I woke up from my daily siesta this one being from 2:30pm to 4:30 pm when my beloved woke me up with a smile and said ‘it’s time’ which was fine since a fly had been buzzing me for the last half hour. I looked out the western window and saw two Chukar Northern Bobwhite mothers and 13 chicks file past the window headed for shade. Most likely they smelled the bowl of water I leave under the Siberian elm tree grove. They stopped short when my white and buff domestic chickens stood up from their dust bath positions, turned, and filed back towards the talus garland plantings. I did the usual routine of making a cup of coffee and refilling my vape, moving window to window to get a look at the Northern Bobwhite.

Cornell Lab of Ornithology 

Next I checked the hen that was recently injured. She’s in Dora’s and Yoshi’s enclosure with her cage, food & water and is free to move around if she wants to. Dawn & I found her two days ago during the morning rounds and immediately pulled her for first aid. The wounds on her head and neck are healing. We’re waiting for the swelling in her eye to go down (after three rounds of medical treatment) to see if she’ll have an eye left to see out of.

This morning when I was sitting on the deck with my hammer and gorilla glue in hand fixing the herb drying rack, this little guy was wandering around looking rather lost. We’ve got four outside cats and this morning dove baby can’t fly yet so I scooped her up and here she sits in a cage below the tree her mother hangs out in. Probably less than 48 hours before I can let her go. She’s got chicken feed, quinoa seed and water and that should hold her over until her wings can take her up and away from cats.

This happens all the time to any number of young birds on the property. One year we ended up keeping a young sage sparrow all winter in the cage with Philomena until he turned spring frisky and being four times larger than her it was time for him to hit the road. He hung around singing at me most of that spring and then hopefully went off to find members of his own kind.

Every year is different as to the kind and number of species that rove in and out of this desert oasis in the middle of nowhere; yellow bellied marmots, long billed curlews, white tail deer, mule deer, porcupine, quail, pheasant, gopher snakes, black tailed weasels, northern pocket gophers, all manners of mice, rabbits, owls, hawks, osprey, and of course the ever present coyote – those guys have the sense to keep their distance with a little help from 9mm gunshot into the air should they forget. The vet can’t believe we’ve never lost a cat to a coyote.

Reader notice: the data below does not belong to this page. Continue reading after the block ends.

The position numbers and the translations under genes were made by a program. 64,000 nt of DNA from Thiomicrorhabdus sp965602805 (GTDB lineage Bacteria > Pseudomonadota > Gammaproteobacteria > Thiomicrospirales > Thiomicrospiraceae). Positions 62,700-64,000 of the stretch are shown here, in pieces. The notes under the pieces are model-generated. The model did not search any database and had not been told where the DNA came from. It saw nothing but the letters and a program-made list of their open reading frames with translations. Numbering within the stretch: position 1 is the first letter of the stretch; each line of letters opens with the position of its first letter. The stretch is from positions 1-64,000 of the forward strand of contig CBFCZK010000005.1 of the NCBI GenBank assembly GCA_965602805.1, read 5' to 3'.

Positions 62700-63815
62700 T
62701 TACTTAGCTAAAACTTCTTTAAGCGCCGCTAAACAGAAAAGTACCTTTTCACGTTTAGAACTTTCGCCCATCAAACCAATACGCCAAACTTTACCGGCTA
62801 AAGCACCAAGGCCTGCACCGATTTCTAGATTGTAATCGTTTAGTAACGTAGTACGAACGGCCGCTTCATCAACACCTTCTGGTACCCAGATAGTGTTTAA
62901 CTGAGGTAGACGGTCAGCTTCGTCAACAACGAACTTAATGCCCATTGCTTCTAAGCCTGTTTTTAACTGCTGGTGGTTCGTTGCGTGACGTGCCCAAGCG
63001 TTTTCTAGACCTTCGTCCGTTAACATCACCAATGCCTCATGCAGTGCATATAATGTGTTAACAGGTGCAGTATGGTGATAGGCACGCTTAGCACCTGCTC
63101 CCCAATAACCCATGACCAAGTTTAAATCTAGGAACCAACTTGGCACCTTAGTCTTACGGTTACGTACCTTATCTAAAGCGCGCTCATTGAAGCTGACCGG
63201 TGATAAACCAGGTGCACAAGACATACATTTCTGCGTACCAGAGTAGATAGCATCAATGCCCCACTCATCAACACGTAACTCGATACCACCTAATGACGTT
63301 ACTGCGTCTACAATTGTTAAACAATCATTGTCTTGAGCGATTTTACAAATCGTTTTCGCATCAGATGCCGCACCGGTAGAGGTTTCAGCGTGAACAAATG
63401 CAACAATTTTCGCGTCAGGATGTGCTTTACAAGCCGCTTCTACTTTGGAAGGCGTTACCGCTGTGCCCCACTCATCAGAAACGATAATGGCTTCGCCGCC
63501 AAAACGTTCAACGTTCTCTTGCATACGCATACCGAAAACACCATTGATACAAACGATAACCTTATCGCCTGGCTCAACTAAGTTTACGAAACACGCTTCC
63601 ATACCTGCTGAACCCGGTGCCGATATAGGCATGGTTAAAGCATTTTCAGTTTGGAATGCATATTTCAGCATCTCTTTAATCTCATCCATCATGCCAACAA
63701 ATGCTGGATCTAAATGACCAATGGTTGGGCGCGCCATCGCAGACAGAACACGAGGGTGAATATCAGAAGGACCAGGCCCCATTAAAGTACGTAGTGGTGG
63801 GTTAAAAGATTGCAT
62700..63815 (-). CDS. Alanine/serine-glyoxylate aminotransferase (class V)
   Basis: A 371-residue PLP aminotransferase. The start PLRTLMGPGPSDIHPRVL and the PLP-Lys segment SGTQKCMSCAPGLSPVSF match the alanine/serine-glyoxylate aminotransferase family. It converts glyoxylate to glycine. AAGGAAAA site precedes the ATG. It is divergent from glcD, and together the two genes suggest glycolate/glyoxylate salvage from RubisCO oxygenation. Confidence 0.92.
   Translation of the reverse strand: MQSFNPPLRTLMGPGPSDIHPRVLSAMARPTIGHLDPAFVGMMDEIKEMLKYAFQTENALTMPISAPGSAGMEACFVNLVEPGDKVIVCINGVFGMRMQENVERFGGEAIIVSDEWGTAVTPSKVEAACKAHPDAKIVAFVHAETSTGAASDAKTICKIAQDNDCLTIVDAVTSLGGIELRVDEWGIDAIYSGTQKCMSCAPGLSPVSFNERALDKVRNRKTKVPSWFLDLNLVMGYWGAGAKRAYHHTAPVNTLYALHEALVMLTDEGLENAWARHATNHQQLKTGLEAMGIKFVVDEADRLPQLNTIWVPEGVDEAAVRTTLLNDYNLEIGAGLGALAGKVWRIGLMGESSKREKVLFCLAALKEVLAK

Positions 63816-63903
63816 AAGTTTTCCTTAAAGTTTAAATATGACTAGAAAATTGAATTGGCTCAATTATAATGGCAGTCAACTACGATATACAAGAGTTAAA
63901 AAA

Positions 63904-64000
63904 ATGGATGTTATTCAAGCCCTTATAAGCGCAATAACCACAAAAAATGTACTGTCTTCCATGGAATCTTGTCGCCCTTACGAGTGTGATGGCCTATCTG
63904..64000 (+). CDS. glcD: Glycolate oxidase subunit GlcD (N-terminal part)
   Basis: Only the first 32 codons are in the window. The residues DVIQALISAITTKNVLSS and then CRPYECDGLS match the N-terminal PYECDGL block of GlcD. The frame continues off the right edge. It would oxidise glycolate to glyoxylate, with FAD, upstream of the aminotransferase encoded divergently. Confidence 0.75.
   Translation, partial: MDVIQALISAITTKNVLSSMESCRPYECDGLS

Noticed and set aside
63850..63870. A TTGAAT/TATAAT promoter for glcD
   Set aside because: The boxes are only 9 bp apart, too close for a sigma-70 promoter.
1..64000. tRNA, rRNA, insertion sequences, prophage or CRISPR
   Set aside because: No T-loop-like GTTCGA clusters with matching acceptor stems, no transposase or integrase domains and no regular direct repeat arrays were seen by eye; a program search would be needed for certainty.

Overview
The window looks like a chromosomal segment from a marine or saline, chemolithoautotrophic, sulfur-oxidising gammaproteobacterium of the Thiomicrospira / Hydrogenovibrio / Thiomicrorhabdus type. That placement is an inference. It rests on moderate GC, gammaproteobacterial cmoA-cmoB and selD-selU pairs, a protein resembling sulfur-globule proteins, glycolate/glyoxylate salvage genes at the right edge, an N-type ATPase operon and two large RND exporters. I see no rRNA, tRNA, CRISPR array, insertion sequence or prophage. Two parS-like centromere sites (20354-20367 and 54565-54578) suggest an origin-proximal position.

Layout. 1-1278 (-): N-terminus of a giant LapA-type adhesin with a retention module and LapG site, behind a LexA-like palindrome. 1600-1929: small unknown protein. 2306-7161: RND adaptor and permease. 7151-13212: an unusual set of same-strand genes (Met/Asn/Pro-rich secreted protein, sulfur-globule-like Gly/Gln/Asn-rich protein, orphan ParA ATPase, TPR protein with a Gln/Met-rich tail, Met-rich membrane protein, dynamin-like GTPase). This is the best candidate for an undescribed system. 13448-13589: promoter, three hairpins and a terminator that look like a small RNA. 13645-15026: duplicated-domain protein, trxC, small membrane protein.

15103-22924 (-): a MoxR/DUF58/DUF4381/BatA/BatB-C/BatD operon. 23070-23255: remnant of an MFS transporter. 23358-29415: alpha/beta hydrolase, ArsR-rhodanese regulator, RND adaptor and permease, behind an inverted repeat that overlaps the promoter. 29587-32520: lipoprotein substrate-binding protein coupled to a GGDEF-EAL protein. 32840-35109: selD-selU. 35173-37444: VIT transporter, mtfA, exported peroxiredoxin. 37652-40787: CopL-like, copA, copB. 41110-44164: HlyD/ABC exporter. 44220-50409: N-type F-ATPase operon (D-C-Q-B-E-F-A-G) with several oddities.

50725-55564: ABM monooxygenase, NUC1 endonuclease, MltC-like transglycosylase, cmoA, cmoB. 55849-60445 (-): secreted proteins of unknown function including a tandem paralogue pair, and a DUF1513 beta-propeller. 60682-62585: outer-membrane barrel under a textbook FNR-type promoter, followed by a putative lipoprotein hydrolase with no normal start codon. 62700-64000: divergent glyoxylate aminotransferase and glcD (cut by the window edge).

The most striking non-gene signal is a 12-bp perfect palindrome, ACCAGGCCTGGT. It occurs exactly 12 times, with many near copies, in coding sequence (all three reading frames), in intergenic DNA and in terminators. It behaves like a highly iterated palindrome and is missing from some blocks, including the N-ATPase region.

The year our neighbors (loose term) turned under their CRP when the contract ended we were overrun by grasshoppers http://columbiabasinpermaculture.com/?p=5139 ,  http://columbiabasinpermaculture.com/?p=5267 and learned how grasshoppers turn into locusts. When their numbers explode and overcrowding occurs their systems produce serotonin which allows them to be in close proximity to one another in their search for food.

This year: it’s mice. We’ve had 9″ of rain in 6 months and our average annual rainfall is 9″ in one year. That’s how we got this backhoe stuck when we tried to pull a neighbor’s equipment out of axle deep mud.









Dawn’s been more than gracious about her temporary housing AND the constant influx of mice into her trailer. She’s turned into quite the trapper Dan trying to deal with the situation. Last week I stepped back into her car after an appointment. She was on the phone with her mother and I noticed two young mice on the passenger seat floor wandering around. We picked them up with napkins and settled them in to a location where they had shade and could probably find food and water. They had traveled 74 miles with us in the car. We like to think of it as our Mouse Relocation Program.